Breastfeeding latching problems

When I gave birth to my son, I was 22 and entirely naïve about having a baby. This served me well in some ways, and not-so-well in others. He came out beautiful and healthy – everything I wanted. In my postpartum haze, I remember him on my chest, and a murmur of words around me indicating that he wasn’t latching, an unexpected breastfeeding obstacle. I didn’t care, because he was alive and beautiful and I loved him. They whisked him away, and I come back into my memory awareness when they had moved me into another room in the hospital, and my baby was back in my arms. A nurse came in with a hefty armful of equipment and plunked it down next to my bed. “Okay,” she said. “I’m going to teach you how to pump your milk so you can feed your baby until he can latch.” I stared at her. “Why couldn’t he latch? When would he latch? Would everything be okay?” I asked all sorts of questions. He had been born 4 weeks before his due date, and they said this was fairly common with early babies. A lot of them learned to latch around their actual due date, regardless of how early they were. I specifically remember her saying “Sometimes it takes a couple weeks, sometimes it takes a couple months.” And in my head, I prayed to God, “Please don’t let this take two months.”

It took two months.

For 8 weeks, I pumped my milk and finger-fed it to my child through a small tube that I placed next to my finger. He sucked on my finger and ate in this way. I didn’t use a bottle because I didn’t want him getting used to any synthetic nipples. If this boy was going to suck on a nipple, it was going to be mine. Every day, I pumped my milk with the dual-pump the hospital loaned me. My body assumed I had birthed hefty, hungry twins, and so my breasts began producing insane amounts of milk. One day I opened the freezer and bags and bags of milk, frozen like golden bricks, poured out, skidding across the entire floor. Daily, I practiced getting my babe to latch. Every once in a while, he would do it for a split second. It was these tiny moments that gave me the strength to keep going. In my moments of despair, I cried and wondered how much longer I’d need to pump. What if I had to do it a whole year? I called the lactation angels and they came to my house, watching me train him and comforting me, telling me I was doing all the right things. I don’t remember these women’s names, only they were a light for me when things were dark. Every day I sterilized and washed, sterilized and washed. Leaving the house was difficult, as our finger-feeding set-up was inconvenient, to say the least.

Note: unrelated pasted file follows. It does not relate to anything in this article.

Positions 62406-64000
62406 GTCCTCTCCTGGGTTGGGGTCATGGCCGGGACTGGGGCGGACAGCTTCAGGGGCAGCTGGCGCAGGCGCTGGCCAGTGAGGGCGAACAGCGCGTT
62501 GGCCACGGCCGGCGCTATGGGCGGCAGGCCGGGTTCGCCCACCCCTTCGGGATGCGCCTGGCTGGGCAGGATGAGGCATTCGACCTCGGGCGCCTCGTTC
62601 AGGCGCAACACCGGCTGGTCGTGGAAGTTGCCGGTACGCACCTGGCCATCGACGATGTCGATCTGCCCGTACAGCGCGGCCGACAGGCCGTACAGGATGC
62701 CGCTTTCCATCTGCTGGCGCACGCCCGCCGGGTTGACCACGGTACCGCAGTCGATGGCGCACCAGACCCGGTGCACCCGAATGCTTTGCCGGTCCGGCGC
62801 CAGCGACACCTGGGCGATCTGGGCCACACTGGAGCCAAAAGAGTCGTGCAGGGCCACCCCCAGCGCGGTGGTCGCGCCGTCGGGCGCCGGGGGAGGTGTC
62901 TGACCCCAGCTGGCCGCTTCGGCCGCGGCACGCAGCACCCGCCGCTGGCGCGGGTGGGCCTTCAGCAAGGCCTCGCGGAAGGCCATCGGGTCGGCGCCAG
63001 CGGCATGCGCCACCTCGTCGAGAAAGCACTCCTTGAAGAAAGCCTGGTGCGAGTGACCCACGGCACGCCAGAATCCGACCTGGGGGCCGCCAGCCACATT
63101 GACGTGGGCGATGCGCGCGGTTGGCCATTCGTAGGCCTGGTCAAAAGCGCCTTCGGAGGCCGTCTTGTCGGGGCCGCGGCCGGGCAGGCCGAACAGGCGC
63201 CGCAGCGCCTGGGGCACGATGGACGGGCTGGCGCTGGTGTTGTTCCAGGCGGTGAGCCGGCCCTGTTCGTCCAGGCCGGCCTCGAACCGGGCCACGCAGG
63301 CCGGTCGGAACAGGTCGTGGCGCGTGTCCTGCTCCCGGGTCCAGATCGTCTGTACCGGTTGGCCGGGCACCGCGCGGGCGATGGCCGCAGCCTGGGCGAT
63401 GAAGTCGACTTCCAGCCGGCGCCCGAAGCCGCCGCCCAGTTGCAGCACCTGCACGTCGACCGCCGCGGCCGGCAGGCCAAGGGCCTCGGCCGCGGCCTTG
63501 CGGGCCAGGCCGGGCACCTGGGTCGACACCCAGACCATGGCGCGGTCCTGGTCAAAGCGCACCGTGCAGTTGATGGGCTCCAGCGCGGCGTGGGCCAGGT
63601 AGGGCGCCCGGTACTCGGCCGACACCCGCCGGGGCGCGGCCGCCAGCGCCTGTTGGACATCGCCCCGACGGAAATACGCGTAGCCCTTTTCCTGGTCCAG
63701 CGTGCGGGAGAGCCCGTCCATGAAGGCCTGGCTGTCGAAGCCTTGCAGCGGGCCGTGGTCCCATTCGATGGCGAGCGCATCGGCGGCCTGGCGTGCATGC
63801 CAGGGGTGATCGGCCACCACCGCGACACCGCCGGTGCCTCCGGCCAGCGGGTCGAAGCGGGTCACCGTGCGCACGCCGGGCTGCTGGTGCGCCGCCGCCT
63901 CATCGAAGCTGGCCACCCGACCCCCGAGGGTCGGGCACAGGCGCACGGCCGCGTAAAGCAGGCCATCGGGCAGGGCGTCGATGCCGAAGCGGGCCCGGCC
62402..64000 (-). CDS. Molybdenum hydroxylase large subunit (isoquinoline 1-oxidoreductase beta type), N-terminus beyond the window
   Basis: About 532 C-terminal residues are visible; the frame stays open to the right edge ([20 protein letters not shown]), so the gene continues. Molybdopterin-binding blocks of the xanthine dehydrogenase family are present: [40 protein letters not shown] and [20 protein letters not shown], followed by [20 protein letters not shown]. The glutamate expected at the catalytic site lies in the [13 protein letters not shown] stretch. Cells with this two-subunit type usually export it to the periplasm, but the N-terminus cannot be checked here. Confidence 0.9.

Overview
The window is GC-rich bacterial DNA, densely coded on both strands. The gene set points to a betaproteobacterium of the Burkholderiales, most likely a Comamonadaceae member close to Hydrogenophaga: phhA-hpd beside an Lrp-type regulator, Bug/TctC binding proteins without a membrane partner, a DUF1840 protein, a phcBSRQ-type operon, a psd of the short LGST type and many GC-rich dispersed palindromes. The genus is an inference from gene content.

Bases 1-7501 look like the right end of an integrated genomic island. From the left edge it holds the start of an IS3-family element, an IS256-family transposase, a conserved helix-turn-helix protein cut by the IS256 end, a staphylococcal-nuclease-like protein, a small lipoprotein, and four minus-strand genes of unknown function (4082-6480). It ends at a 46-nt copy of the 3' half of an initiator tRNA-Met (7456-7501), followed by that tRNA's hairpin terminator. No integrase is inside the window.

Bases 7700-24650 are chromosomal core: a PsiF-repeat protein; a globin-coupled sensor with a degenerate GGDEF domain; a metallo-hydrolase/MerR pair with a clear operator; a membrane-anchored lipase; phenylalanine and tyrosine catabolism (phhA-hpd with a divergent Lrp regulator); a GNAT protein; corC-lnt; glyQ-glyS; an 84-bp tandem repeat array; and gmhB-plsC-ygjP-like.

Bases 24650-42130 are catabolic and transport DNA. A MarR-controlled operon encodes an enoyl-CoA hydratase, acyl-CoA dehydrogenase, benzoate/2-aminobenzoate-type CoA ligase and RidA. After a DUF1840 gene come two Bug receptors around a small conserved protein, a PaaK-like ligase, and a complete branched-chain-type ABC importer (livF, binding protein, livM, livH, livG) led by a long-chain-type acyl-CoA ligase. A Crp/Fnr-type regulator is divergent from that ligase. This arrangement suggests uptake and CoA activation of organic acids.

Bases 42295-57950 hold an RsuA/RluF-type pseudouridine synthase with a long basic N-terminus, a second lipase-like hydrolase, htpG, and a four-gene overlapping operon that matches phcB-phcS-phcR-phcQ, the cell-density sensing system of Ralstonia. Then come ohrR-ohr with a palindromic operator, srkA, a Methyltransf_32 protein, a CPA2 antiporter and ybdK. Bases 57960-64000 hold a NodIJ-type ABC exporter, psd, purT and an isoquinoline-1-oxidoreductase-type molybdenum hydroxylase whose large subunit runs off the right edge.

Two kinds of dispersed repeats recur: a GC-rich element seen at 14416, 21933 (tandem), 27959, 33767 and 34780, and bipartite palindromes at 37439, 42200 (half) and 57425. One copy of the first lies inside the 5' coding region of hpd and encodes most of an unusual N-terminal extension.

Finally, when he was about 8 weeks old, he latched. I held my breath. He held the latch. A few minutes later, he did it again. For the first time in my life, I nursed my baby. The pleasure, both physically and emotionally, was immeasurable. At this point, my breasts were twice the size of his tiny head and my let-down was ferocious, due to all the pumping. The let down choked him for a couple weeks until my milk supply finally adjusted to my real baby’s need.

My gratitude was big and large. “I knew you could do it,” I told him. The lactation angels came and got the pump from my house. “We knew you could do it,” they told me.

I nursed my son for the next 22 months. I still remember it as one of the best experiences of my life.

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Sadie Rose is a mother, writer and shop owner in Northern California. Through her work she strives to connect women with each other and to create beauty from elements that surround her. Sadie Rose is a mother, writer and shop owner in Northern California. Through her work she strives to connect women with each other and to create beauty from elements that surround her. Go to to learn more.



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